The only commercial enterprises in the entire length of this drive are operated by the National Park Service, and are quietly placed there with only a small park style sign to mark their presence. Other than these few discreet interruptions, there are no fast food joints, no tourist traps, no billboards, and very little else to distract your eye from the natural beauty of the area. In many areas, the deep dark forests roll over the hills for as far as the eye can see, and it is easy to imagine this magical place as it was when only the early inhabitants wandered through here to hunt and gather. Deer are abundant, and although it is strictly illegal to feed them so that they will remain as wild as possible, they have little or no fear of man as they cannot be hunted here either. Walking through the forest on the first day, I came across two bucks grazing on a luxurious patch of grass. As I emerged from the woods, these two large animals with their imposing rack of antlers were less than ten feet away from me and at first I believe I was more surprised by them than they were by me. They nonchalantly looked up at me, then dropped their heads to the grass and resumed their quiet chewing.

When we returned at last to a small city on the edge of the park, I was dragged kicking and screaming back into civilization and reminded once again of the impact we have on this planet. Like an island in the sea, this small oasis is a treasure and a reminder that “We do not inherit the earth from our ancestors, we borrow it from our children”.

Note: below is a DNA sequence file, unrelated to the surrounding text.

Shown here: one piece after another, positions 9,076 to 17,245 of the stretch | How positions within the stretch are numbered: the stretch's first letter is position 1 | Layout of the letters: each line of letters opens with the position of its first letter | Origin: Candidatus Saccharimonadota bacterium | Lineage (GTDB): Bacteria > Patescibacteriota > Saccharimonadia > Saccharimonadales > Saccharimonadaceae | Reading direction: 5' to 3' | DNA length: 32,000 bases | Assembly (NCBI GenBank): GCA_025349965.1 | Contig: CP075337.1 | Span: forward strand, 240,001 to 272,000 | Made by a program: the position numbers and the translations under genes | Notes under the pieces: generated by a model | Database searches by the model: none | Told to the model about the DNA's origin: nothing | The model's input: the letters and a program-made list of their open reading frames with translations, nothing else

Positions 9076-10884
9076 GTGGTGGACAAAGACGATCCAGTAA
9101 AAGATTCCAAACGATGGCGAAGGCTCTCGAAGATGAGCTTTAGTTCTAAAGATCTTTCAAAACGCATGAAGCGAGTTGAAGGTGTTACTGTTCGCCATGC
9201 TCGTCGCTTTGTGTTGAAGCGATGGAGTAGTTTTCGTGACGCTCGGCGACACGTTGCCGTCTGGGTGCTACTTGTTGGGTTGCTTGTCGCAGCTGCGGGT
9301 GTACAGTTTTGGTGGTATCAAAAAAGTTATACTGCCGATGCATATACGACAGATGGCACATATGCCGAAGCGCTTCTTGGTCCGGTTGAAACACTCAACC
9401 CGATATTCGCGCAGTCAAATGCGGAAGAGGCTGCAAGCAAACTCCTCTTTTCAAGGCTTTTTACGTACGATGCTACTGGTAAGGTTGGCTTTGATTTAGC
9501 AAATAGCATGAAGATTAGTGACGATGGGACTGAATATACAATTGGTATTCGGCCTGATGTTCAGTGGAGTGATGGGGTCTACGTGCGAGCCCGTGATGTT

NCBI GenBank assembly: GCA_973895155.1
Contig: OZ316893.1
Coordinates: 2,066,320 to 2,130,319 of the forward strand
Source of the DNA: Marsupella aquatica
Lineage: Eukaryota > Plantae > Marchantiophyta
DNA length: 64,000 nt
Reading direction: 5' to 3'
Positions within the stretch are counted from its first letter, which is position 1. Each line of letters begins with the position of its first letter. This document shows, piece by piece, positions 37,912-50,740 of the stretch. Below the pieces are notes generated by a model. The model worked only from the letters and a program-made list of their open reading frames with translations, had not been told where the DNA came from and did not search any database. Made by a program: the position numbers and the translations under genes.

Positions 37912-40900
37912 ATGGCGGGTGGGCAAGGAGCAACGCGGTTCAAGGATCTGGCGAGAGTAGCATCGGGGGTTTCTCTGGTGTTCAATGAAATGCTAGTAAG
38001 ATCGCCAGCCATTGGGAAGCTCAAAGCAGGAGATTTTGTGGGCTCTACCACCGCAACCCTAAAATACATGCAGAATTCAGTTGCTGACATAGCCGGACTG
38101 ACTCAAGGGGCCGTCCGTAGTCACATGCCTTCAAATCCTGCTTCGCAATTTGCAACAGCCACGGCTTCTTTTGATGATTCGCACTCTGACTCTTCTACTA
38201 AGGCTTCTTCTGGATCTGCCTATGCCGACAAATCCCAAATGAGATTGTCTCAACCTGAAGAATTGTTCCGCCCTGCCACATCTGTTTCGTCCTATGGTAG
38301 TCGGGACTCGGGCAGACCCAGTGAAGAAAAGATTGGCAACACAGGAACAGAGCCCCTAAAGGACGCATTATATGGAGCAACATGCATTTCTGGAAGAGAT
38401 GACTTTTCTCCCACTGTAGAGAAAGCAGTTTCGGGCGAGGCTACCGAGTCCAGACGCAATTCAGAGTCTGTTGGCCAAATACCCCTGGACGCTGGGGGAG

Monday, October 12, 2009

Frank & Barbara's-Sabillasville Maryland

Before he died in 1985, my Dad was married to Barbara. Although we had only met her a few times, she is a intelligent and charming woman and along with her husband Frank they opened their home just south of Gettysburg to us. We felt a little guilty about showing up when we did as Frank was recovering from surgery, but they assured us that it was OK, and indeed we felt very welcome there.

Frank, in spite of his surgery was a firecracker and regaled us with stories and jokes while Barbara plied us with wonderful food. The setting was spectacular, and we found out that we were literally just over the hill from Camp David where the Presidents of the United States enjoy their holidays. Luckily Mr. Obama was not in residence, or I might have been tempted to drop by and give him my two cents worth. My feeling is however he would probably have told me to keep the change. As I was still attempting to get caught up on my writing I took advantage of the solitude of their rural Maryland home to do so.

On Saturday we took the train into Washington D.C. and spent a great day at the Green Festival where we got to see our friend Summer from Envirotextiles, and run in to Ed Begley Jr. whose TV Show “Living With Ed” I had done a guest appearance a while back. The highlight of the day however was Summer’s “Green Fashion Show” which featured a variety of hip hemp clothing. For more about the Green Festival, go to (Washington DC Green Festival).

Sunday we took a drive past Camp David and through the Catoctin Mountains where we stumbled across an Antique Car Show. While antique cars are not particularly "green", they are a form of recycling, and hold a place in my heart next to antique Airstreams.

The next morning as we headed off for the Blue Mountains, Frank and Barbara wished us well and sent us down the road with a nice bag of new potatoes, one of the other perks of visiting friends and family!